Sessions covered by this speaker
Deep Dive 5: SDG investing for a sustainable blue economy: from Antigua to the Arctic
Categories covered by John
About this Speaker
John Virdin has a total of over twenty years’ experience in studying and advising government policies to regulate human use of the oceans, particularly marine conservation policies to reduce poverty throughout the tropics. His focus has been largely on managing fisheries for food and livelihoods, expanding to broader ocean-based economic development policies, coastal adaptation and more recently reducing ocean plastic pollution. He directs the Oceans and Coastal Policy Program at the Nicholas Institute for Environmental Policy Solutions, aiming to connect Duke University’s science and ideas to help policy-makers solve ocean sustainability problems. He has collaborated in this effort with the United Nations Food and Agriculture Organization and the United Nations Environment Program, as well as regional organizations such as the Abidjan Convention secretariat, the Organization of Eastern Caribbean States, the Sub-Regional Fisheries Commission of West Africa and the Parties to the Nauru Agreement for tuna fisheries management in the Western Pacific. He co-created and teaches an introductory course for undergraduate students to understand the role of ocean policy in helping solve many of society’s most pressing development challenges on land. His work has been published in books, edited volumes and a number of professional journals, including Nature Ecology and Evolution, Ecosystem Services, Environment International, Fish and Fisheries and Marine Policy, as well as contributing to China Dialogue, the Conversation, the Economist Intelligence Unit and the Hill.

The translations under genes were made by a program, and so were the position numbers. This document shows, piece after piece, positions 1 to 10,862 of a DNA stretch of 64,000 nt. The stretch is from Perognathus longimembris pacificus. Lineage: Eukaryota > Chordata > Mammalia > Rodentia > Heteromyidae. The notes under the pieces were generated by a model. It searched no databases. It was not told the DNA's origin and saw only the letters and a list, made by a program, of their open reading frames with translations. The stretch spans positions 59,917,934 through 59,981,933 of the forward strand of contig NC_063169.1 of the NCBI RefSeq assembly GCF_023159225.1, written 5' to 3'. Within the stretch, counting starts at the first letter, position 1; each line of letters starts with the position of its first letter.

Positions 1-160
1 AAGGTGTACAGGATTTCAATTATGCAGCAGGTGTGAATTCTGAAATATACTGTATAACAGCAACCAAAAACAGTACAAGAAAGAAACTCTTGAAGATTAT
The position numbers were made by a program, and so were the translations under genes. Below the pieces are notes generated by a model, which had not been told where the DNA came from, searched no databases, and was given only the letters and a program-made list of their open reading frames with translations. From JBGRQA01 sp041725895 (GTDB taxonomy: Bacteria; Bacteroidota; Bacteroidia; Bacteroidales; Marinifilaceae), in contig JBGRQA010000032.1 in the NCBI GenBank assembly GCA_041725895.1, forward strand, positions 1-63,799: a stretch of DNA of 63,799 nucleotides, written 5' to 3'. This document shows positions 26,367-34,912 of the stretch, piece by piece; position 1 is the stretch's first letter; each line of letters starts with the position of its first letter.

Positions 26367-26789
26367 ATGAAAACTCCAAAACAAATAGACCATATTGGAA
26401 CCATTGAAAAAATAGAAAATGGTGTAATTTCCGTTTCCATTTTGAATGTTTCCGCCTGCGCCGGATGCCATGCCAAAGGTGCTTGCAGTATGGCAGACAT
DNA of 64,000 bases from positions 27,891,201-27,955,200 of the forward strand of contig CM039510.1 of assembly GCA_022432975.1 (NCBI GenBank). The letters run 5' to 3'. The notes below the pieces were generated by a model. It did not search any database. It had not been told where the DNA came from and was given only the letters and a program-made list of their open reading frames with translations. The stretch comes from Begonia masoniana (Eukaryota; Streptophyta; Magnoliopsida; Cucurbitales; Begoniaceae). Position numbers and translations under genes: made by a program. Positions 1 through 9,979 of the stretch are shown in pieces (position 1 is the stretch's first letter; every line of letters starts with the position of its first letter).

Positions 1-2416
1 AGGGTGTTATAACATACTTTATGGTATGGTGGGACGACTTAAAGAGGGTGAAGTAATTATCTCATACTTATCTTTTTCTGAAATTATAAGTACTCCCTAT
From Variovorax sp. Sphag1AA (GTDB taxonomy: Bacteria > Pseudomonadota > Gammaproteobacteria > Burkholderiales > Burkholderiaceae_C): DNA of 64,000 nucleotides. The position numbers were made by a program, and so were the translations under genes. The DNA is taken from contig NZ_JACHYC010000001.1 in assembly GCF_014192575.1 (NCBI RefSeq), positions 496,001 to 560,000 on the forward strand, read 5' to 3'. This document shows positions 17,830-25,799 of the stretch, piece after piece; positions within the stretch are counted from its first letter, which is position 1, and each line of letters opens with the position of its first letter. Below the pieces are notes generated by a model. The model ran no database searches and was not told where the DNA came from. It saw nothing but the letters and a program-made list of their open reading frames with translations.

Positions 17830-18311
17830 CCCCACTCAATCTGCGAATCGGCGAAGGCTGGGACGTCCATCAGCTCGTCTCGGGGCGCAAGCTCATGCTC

Prior to coming to Duke in early 2015, he worked for 12 years at the World Bank, helping the organization increase its funding for ocean conservation and fisheries management to more than $1 billion. His work led to the development of programs that provided more than $125 million in funding for improved fisheries management in six West African states and some $40 million for fisheries and ocean conservation in a number of Pacific Island states. He supported and acted as program manager for the World Bank’s Global Partnership for Oceans, a coalition of more than 150 governments, companies, non-governmental organizations, philanthropies and multilateral agencies from 2012 through 2014.